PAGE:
“The second thing is that it remains entirely unclear if the creative and generous acts made possible by the internet are really a replacement for time spent watching sitcoms. After all, people have always had hobbies; although they watched plenty of bad television, they also read newspapers and built model airplanes, went on hikes and volunteered at the local shelter. In other words, we weren’t quite as mindless or disconnected as Shirky seems to believe. In his zeal to celebrate the revolutionary capabilities of the internet, Shirky downplays the virtues of the world before the web. And then there is the terrifying possibility (not addressed by Shirky) that our online life is detracting, not from time spent watching TV, but from our interest in things that have nothing to do with technology, such as talking with friends or taking walks in the park.”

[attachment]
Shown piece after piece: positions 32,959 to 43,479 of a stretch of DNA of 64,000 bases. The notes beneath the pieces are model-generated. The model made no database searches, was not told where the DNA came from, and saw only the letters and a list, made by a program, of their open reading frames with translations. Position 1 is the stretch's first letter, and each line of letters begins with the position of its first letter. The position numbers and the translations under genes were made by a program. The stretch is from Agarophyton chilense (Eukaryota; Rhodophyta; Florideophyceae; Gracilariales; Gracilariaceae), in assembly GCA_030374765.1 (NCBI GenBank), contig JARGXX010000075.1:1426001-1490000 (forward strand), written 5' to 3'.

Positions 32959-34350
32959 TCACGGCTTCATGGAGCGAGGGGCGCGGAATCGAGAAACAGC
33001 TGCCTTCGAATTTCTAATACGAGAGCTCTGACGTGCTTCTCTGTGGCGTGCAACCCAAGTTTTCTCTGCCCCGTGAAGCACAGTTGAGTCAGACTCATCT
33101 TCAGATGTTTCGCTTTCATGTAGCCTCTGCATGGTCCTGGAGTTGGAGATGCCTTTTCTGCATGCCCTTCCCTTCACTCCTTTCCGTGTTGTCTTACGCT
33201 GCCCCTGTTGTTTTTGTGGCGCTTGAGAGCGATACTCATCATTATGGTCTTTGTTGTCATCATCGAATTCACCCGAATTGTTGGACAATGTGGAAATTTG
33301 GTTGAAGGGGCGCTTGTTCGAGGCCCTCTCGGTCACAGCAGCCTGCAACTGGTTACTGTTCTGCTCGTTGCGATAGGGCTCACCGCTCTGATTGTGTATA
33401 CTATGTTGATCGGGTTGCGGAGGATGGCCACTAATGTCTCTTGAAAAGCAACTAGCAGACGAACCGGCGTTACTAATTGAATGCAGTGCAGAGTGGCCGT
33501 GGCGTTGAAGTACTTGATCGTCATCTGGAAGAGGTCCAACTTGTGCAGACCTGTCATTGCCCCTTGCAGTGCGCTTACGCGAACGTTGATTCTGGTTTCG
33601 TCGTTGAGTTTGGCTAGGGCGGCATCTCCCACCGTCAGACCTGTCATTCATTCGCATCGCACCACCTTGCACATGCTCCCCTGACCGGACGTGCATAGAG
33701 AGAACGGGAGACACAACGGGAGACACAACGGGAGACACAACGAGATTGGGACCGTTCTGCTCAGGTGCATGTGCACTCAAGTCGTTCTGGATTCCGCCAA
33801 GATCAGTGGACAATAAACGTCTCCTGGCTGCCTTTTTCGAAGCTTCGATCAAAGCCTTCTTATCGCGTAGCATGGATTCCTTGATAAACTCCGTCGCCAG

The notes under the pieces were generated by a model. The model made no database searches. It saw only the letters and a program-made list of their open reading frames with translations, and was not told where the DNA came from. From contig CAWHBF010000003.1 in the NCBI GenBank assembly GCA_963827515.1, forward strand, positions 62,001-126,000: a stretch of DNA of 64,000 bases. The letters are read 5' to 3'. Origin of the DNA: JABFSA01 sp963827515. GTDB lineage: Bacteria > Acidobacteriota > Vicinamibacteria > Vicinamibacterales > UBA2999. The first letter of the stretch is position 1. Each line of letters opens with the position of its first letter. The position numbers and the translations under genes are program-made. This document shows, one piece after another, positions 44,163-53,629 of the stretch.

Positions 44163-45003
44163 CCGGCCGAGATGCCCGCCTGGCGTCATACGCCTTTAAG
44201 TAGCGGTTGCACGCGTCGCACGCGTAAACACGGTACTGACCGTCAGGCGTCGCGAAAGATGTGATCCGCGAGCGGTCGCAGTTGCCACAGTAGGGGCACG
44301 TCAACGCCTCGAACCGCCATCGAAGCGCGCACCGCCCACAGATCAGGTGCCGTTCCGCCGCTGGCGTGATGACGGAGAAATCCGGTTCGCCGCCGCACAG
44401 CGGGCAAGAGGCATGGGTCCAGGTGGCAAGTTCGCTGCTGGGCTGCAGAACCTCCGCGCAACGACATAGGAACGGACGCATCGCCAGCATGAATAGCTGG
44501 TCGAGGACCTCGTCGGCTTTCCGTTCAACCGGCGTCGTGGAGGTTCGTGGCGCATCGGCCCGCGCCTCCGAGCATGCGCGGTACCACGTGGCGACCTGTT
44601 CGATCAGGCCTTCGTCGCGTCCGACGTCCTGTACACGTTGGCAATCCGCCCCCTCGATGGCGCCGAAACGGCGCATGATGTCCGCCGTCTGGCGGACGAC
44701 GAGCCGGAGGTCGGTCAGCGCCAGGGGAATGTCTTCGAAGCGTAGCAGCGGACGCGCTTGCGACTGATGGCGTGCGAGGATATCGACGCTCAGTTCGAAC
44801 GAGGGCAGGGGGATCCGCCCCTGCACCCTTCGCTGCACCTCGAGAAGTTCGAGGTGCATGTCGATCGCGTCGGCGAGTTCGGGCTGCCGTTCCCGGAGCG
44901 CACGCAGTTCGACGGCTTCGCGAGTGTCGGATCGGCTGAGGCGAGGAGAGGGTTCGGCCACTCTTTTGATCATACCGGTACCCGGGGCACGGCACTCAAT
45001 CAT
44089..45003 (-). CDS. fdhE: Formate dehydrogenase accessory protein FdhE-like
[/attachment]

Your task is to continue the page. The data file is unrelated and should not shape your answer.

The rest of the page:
Posted by Joel on June 13 2010 • Multimedia

The Internet is Making us Smarter

Author Clay Shirky writes a good refutation of the idea that the Internet is making us stupid in this article in the Wall Street Journal.

“The case for digitally-driven stupidity assumes we’ll fail to integrate digital freedoms into society as well as we integrated literacy. This assumption in turn rests on three beliefs: that the recent past was a glorious and irreplaceable high-water mark of intellectual attainment; that the present is only characterized by the silly stuff and not by the noble experiments; and that this generation of young people will fail to invent cultural norms that do for the Internet’s abundance what the intellectuals of the 17th century did for print culture. There are likewise three reasons to think that the Internet will fuel the intellectual achievements of 21st-century society.”

Posted by Joel on June 06 2010 • Multimedia

Page v. Screen